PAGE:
Weight-loss drug Zepbound resolves sleep apnea in up to 52% of patients, Lilly says

By Patrick Wingrove

(Reuters) – Eli Lilly on Friday said its popular weight-loss drug Zepbound helped resolve moderate to severe obstructive sleep apnea in up to 52% of patients in two late-stage trials.

U.S.-based Lilly and Danish rival Novo Nordisk are in a race to get their obesity drugs approved to treat other ailments. Novo’s Wegovy was approved as a treatment for heart disease in March, while Lilly’s own heart-disease trial for Zepbound is expected to conclude this year.

Lilly in April said Zepbound, known chemically as tirzepatide, helped reduce episodes of irregular breathing in patients with obstructive sleep apnea by 55% in the first study and by 62.8% in the second.

Patients in the first study received tirzepatide, while patients in the second tested the drug in combination with continuous positive airway pressure (PAP) therapy, in which air is pumped into the lungs to keep the airway open during sleep.

Full results from the trials, presented Friday at the American Diabetes Association’s scientific meeting in Orlando, Florida, showed Zepbound helped resolve sleep apnea in 43% of patients taking the drug alone and in 51.5% of those also using PAP.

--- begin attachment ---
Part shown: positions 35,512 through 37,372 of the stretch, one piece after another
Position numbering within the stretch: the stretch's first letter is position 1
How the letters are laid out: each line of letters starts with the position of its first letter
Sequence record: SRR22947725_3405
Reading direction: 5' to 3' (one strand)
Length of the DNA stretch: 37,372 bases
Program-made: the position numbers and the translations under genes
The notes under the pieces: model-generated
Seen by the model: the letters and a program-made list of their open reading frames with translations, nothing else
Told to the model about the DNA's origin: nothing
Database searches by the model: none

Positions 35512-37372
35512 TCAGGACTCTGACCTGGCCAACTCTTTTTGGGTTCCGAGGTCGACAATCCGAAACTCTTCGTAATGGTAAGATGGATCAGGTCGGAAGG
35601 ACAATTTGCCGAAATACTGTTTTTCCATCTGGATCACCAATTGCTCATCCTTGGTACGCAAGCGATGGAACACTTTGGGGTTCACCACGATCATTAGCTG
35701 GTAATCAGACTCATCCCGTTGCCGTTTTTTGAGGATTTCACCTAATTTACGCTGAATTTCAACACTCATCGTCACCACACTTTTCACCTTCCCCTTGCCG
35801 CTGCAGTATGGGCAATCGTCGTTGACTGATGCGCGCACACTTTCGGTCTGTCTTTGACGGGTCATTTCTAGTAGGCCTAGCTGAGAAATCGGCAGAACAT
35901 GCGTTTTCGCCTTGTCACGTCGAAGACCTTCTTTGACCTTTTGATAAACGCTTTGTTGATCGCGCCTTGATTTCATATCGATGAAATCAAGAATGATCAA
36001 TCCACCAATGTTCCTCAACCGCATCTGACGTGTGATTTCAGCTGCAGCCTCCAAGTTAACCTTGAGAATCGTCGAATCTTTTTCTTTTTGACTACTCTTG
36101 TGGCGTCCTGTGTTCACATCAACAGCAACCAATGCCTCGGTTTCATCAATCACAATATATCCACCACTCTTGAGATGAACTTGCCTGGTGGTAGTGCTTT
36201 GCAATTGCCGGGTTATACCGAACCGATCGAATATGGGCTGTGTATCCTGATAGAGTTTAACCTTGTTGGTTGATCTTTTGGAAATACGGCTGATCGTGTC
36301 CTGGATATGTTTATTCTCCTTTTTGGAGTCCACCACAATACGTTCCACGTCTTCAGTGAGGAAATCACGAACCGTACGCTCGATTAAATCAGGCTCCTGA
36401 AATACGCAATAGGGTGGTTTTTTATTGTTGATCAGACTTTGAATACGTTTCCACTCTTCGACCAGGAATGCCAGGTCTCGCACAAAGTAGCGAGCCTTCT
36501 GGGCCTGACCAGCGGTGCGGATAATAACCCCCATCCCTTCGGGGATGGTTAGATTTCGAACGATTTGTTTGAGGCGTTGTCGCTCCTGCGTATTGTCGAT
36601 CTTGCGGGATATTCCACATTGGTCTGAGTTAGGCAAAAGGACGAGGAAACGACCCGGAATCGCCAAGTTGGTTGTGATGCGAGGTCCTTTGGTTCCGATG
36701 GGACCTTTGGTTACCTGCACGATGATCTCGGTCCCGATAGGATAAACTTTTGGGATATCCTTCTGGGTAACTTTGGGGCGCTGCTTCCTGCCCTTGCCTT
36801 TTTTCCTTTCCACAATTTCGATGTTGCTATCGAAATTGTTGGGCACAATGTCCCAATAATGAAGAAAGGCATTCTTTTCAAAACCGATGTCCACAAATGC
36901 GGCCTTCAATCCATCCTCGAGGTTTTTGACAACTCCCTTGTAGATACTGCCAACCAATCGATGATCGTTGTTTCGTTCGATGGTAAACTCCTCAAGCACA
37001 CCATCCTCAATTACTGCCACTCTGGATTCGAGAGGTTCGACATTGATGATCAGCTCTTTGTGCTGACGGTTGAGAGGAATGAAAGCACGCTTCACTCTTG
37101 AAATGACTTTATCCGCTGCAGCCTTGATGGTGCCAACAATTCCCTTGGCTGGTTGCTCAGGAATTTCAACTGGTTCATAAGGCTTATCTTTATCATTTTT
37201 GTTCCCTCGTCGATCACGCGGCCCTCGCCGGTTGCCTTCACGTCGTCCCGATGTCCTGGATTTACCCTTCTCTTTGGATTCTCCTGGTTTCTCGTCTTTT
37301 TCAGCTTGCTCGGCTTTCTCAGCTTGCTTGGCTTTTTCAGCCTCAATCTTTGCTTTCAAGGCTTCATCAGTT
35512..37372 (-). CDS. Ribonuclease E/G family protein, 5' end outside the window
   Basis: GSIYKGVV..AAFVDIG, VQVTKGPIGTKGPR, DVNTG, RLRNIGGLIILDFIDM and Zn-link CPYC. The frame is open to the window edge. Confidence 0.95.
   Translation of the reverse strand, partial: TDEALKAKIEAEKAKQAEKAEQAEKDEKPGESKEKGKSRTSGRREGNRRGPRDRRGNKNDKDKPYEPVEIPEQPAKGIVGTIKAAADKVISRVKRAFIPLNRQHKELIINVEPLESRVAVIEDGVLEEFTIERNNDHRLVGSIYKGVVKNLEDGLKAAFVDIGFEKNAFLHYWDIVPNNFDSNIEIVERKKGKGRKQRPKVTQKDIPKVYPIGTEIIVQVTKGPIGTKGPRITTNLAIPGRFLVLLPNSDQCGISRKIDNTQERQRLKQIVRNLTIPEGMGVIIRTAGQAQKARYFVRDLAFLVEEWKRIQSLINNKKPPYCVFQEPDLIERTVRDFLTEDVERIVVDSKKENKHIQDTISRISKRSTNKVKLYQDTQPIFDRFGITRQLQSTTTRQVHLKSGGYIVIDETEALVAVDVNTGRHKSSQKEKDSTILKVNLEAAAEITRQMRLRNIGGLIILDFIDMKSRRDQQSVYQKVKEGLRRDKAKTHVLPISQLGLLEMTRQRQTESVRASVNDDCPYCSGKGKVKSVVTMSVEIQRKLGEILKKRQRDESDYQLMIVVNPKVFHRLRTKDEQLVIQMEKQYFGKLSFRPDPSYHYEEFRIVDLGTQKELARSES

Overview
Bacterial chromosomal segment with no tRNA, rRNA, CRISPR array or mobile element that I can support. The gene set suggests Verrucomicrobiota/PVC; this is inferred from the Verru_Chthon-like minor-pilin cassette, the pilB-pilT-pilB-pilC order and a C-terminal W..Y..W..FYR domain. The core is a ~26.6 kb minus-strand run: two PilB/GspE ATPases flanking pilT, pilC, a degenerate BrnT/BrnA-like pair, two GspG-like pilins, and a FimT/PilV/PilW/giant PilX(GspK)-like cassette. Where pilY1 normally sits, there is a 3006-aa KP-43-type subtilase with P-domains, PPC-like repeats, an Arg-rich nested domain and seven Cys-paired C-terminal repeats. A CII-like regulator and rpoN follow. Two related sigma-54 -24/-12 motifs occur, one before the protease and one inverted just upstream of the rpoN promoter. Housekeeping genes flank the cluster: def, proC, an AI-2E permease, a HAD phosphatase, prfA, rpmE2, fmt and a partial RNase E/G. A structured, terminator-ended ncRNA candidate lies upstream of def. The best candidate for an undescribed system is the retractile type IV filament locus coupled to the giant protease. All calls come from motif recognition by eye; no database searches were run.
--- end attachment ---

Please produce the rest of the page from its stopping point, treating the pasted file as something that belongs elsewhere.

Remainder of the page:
The criteria for disease resolution was patients experiencing fewer than five episodes of shallow or no breathing per hour during sleep, or five to 14 episodes and not being excessively sleepy during the day, according to Lilly.

Lilly said 14.9% of patients on a placebo also achieved disease resolution in the first study, along with 6.4% in the second.

Friday’s data showed Zepbound helped lower biomarkers related to sleep apnea, including oxygen desaturation, blood pressure, and C-reactive proteins – signs of inflammation that can indicate heart disease – Lilly said.

The drugmaker said it had submitted its application to the U.S. Food and Drug Administration to have Zepbound approved as a treatment for obstructive sleep apnea and would submit to other regulatory agencies globally in the coming weeks.

Lilly said the overall safety of tirzepatide in these trials was similar to past studies, with the most frequent side effects being diarrhea, nausea, vomiting and constipation.

The Indianapolis-based drugmaker presented data earlier this month showing Zepbound helped treat liver scarring in patients with a difficult-to-treat fatty liver disease called metabolic dysfunction-associated steatohepatitis, or MASH.

(Reporting by Patrick Wingrove; editing by Caroline Humer and Rod Nickel)